GM Seeks OK for Self-Driving Commercial Vehicle Without Steering Wheel for 2019

General Motors Co. is seeking U.S. government approval for a fully autonomous car – one without a steering wheel, brake pedal or accelerator pedal – to enter the automaker’s first commercial ride-sharing fleet in 2019, executives said.

For passengers who cannot open doors, the Cruise AV – a rebranded version of GM’s Chevrolet Bolt EV – has even been designed to perform that task. It will have other accommodations for hearing and visually impaired customers.

This will be one of the first self-driving vehicles in commercial passenger service and among the first to do away with manual controls for steering, brakes and throttle. What is the driver’s seat in the Bolt EV will become the front left passenger seat in the Cruise AV, GM said.

Company President Dan Ammann told reporters GM had filed on Thursday for government approval to deploy the “first production-ready vehicle designed from the start without a steering wheel, pedals or other unnecessary manual controls.”

GM is part of a growing throng of vehicle manufacturers, technology companies and tech startups seeking to develop so-called robo-taxis over the next three years in North America, Europe and Asia. Most of those companies have one or more partners.

Ford Motor Co said on Tuesday it will partner with delivery service Postmates Inc. as the automaker starts testing ways to transport people, food and packages this spring in its self-driving cars, which are being developed by Ford’s Argo unit.

Other companies, from Uber Technologies Inc to Alphabet Inc.’s Waymo, have been testing self-driving vehicle prototypes in limited ride sharing applications, but have been less explicit than GM in announcing plans for commercial robo-taxi services.

GM executives said the automaker has asked the National Highway Traffic Safety Administration to allow 16 alterations to existing vehicle safety rules – such as having an airbag in what would normally be the driver’s seat, but without a steering wheel – to enable the deployment of the Cruise AV.

The automaker would then need to obtain similar approval from individual U.S. states. GM executives said seven U.S. states already allow the alterations sought by the automaker. In other states – including those that stipulate a car must have a licensed human driver – GM will work with regulators to change or get a waiver from existing rules.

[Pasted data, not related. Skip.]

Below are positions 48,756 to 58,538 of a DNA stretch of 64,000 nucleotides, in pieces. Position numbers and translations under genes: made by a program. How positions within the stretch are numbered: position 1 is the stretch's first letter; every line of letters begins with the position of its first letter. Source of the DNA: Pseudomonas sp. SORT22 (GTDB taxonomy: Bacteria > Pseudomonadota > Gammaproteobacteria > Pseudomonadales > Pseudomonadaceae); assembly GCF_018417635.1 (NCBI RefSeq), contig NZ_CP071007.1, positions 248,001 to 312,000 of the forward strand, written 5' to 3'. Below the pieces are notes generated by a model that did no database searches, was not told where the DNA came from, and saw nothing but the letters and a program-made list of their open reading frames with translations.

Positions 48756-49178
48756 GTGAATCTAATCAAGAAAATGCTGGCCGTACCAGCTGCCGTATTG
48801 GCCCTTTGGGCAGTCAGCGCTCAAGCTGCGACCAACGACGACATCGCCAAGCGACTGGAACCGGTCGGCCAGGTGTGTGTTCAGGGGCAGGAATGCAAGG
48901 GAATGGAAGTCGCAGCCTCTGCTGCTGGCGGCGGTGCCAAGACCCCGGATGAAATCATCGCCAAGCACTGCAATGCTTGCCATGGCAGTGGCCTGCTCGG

The company declined to identify the first states in which it plans to launch the vehicle or say when it would begin testing.

GM wants to control its own self-driving fleet partly because of the tremendous revenue potential it sees in selling related services, from e-commerce to infotainment, to consumers riding in those vehicles.

At a Nov. 30 briefing in San Francisco, GM’s Ammann told investors the lifetime revenue generation of one of its self-driving cars could eventually be “several hundred thousands of dollars.” That compares with the $30,000 on average that GM collects today for one of its vehicles, mostly derived from the initial sale.

GM’s Cruise AV is equipped with the automaker’s fourth-generation self-driving software and hardware, including 21 radars, 16 cameras and five lidars – sensing devices that use laser light to help autonomous cars “see” nearby objects and obstacles.

The Cruise AV will be able to operate in hands-free mode only in premapped urban areas.

GM’s prototype self-driving vehicles have been developed in San Francisco by Cruise Automation, the onetime startup that GM acquired in March 2016 for a reported $1 billion.

Source

Firefighter accused of setting his own truck on fire seeking insurance payout

A Cal Fire firefighter, his wife and another family member have been accused of torching their truck to get out of an $830 monthly payment and filing a false insurance claim.

Eric Jabbar Norwood, 47, Linda Lee Norwood, 53, and Keanna Taylor Norwood, 21, of Hemet, have been charged with arson, using an explosive, filing a fraudulent claim for payment and making a false insurance claim, Riverside County Superior Court records show.

Eric and Linda Norwood have pleaded not guilty and have a status conference set for May 22. They have been released on their own recognizance. Keanna Norwood is scheduled to enter a plea on May 14. She posted $40,000 bail.

Eric Norwood remains employed by Cal Fire, said Battalion Chief Lucas Spelman, a spokesman for the agency. Spelman said he did not know whether Norwood was on leave. Norwood worked in the Riverside County Unit for eight years and has worked in the San Diego Unit for two, Spelman said.

The case began about 3 a.m. on May 10, 2015 when a vehicle caught fire in the orange groves at Fairview and Stetson avenues near Hemet. The truck was registered to Eric and Linda Norwood, according to an affidavit written April 16, 2018, by a Cal Fire investigator in order to obtain an arrest warrant.

Linda told deputies that Eric had taken the truck to work, at Station 25 in San Jacinto. There, he told deputies that he had parked his truck and believed that he locked it. An unidentified witness later told the investigator that Linda and Eric had discussed the plausibility that the truck could be stolen “because there have been break-ins at the station before and it wouldn’t be uncommon to have vehicle stolen.”

But the results of the investigation turned the suspicion on the Norwoods.

For one, there was no broken glass or other signs of forced entry where the truck had been parked, the affidavit says. The investigator wrote that he believed the Norwoods staged the truck theft. Keanna admitted driving to the fire station with Linda the night of the fire, the affidavit says.